Thursday, January 9, 2014

Cloud Atlas | by: David Mitchell

David Mitchell's ever-famous Cloud Atlas managed to never cross paths with me for the majority of its existence, for I was way too young to grasp the themes presented in this complex novel when it first came out. But since its cool-looking film adaptation was released a little over a year ago with celebrities such as Tom Hanks and Halle Berry playing lead roles, I inevitably heard about it, read the story's summary, and thought it sounded wonderful. Still, I loved it way more than I anticipated.
When one hears that Cloud Atlas is complex, it is because it includes six different stories occurring in different time periods. Reincarnation ties it all together, you just have to pick up the signs. We start in the past and head toward the future, but then we begin to descend into the past. From a man at sea in 1800s to a horrific dystopian future and everything in between, Cloud Atlas' stories are all extremely different. A new time period, a new set of characters, a new writing style, and a new genre comes with each section - but they're tied together somehow.
I'll be honest, at first I wasn't the craziest about this book. The first section about Adam Ewing in the 1800s didn't really click with me, personally. But, I had a feeling that this book may require patience, which I had. The second section began to pick up a bit, even though I wasn't exactly Robert's number one fan, but stuff started getting intense with Luisa's story. That's when the action started and when the common theme really took precedence.

Then, we get to step into the present in the life of Timothy, who runs a publishing company gaining success, but Timothy ends up on the run. His story is probably my least-favorite of them overall. It just felt... Morbid.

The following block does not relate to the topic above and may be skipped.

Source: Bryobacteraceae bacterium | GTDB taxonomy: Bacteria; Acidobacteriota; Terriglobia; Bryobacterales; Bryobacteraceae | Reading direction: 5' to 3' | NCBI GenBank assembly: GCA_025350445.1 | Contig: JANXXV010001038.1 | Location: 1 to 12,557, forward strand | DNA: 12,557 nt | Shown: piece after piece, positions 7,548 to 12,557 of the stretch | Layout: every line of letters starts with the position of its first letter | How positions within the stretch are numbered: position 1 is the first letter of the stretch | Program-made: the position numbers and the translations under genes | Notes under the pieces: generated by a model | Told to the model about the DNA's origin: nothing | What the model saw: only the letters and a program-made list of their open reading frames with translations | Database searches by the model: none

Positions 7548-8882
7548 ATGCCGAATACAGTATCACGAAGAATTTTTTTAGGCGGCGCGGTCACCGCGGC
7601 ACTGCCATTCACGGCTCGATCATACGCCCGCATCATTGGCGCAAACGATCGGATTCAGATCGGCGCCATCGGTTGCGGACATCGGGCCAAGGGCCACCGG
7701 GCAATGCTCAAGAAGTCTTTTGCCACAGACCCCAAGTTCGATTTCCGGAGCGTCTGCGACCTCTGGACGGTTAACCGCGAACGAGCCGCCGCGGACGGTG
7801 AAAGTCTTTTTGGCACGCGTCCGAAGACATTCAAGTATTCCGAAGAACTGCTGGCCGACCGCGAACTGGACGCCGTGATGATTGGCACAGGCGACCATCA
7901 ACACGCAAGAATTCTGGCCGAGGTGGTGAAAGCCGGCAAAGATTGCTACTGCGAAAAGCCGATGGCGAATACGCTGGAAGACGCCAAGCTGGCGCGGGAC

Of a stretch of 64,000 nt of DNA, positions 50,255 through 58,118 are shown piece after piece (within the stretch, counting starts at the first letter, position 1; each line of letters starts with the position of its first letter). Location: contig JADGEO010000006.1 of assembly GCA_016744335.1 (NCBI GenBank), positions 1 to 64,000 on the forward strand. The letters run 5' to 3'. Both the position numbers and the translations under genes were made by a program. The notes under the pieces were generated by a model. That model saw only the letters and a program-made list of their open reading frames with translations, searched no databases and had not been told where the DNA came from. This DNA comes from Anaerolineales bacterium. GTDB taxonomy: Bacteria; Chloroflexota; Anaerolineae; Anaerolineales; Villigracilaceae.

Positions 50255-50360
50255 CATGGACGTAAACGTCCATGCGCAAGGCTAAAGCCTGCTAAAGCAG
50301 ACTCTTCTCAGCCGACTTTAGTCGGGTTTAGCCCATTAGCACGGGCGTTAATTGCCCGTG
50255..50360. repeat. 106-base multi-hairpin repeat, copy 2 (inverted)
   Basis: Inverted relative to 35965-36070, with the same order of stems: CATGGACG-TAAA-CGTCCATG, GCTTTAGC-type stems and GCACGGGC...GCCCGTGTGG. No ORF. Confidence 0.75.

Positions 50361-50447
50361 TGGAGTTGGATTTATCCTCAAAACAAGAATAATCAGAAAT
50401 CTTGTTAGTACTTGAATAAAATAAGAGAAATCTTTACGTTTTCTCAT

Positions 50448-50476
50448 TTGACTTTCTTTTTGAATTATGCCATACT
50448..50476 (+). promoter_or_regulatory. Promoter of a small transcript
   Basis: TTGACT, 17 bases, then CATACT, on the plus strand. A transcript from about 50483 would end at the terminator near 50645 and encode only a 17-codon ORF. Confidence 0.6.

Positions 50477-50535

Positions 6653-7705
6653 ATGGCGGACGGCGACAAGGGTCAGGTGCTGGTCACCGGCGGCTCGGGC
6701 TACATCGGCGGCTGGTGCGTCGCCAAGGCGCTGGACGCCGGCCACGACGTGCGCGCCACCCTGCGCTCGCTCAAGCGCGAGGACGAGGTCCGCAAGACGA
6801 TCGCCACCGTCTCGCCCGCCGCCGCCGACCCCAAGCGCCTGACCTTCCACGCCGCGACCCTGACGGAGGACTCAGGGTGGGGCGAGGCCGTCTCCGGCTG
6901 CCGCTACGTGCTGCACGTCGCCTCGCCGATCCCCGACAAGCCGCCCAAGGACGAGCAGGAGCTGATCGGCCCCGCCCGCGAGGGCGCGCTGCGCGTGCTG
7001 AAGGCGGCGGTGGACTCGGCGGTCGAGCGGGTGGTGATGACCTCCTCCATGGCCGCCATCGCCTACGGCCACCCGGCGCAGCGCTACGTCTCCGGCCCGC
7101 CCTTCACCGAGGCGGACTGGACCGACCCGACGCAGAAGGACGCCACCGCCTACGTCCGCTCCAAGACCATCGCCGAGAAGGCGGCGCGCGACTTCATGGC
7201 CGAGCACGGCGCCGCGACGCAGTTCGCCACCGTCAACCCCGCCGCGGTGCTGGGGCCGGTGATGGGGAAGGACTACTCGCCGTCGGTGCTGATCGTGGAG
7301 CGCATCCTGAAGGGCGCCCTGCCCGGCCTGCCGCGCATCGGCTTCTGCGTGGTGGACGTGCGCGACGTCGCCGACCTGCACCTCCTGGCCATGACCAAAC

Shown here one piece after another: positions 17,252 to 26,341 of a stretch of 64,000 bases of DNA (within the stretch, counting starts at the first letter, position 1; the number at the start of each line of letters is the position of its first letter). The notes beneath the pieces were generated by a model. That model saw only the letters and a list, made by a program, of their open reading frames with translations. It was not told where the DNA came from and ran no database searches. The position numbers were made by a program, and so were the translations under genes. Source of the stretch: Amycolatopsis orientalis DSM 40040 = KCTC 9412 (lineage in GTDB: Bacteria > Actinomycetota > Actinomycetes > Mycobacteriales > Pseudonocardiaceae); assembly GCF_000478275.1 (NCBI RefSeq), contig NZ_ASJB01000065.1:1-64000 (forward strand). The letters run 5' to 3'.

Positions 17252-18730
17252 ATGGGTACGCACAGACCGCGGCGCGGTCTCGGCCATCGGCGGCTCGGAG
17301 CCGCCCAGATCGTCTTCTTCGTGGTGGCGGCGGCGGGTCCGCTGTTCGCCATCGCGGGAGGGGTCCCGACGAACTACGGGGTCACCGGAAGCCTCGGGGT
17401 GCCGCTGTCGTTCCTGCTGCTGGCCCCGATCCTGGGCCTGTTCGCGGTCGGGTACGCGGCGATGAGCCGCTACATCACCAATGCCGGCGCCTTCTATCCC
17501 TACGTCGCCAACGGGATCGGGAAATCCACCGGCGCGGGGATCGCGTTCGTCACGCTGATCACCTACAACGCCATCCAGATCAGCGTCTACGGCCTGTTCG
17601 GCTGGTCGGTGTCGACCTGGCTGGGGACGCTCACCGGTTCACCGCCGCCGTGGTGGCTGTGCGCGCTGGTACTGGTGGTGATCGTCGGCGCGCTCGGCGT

But finally, we're transported into the future to meet Sonmi-451. Her story is my favorite of them all; this is when I really began to love this book - and not just for this story, but for the common themes throughout the novel. Unlike the previous stories, this one is dystopian, and I tend to be a sucker for dystopian stories. But part of what's special about Sonmi's story is how innocent she was when she began, before her friend lost her mind for a way out of the restaurant they were basically slaves to, even just after she left to see the unknown outside world. There's a part in which she travels from one part of Korea to another, and she said she thought she'd seen most of the world. That killed me.

Sonmi didn't go off to fight in any epic battles or win any Hunger Games, but she wrote something that would make her one of the most important historical figures later on. She started out not knowing much of anything about the world she lived in, but she knew what she was getting into. The dystopian scenario she lived in was horrific. She knew what would happen, but after seeing so many horrible things in this futuristic hell, she knew what was important was so much bigger.

So much bigger, in fact, that her memory would remain for such a long time. In post-apocalyptic Hawii, civilization has taken a huge downfall. Technology is gone. There is no security. But Sonmi-451 is so important to Zachry, who has not had an ideal life in any sense. Tragedy is everywhere on Big I, so I found this story very depressing - even disturbing at some parts. However, it's very meaningful, and I think it's my second-favorite tale. But when Meronym comes from afar, Zachry learns about some of the history and present conditions of civilization outside of their little island. He also makes some of his own discoveries about reincarnation.

But what ties all of these stories together? Well, for one thing, people. Like I said, reincarnation is prominent in this book. However, in each of these stories, the characters have similar problems with suppression, being confined to one place, not knowing the whole truth, questions of what is moral. But they all also find that there are some people in the world that will try to help. It's like Meronym tells Zachry, the whole world isn't all bad; the villains and tyrants of the world just have the ability to scream a little louder than everyone else. They somehow end up with obvious power, but our characters are also certainly not powerless. One person can put a decent-sized dent in history that will affect generations to come.

This was a brilliant idea for a novel; it's no wonder it's gotten so much praise. Deep themes, a unique set of characters, and great writing - what more could I ask for? I highly recommend David Mitchell's Cloud Atlas to anyone that hasn't tried it yet. Just be patient in the beginning and pay attention to birthmarks, because this book is definitely worth paying attention to.

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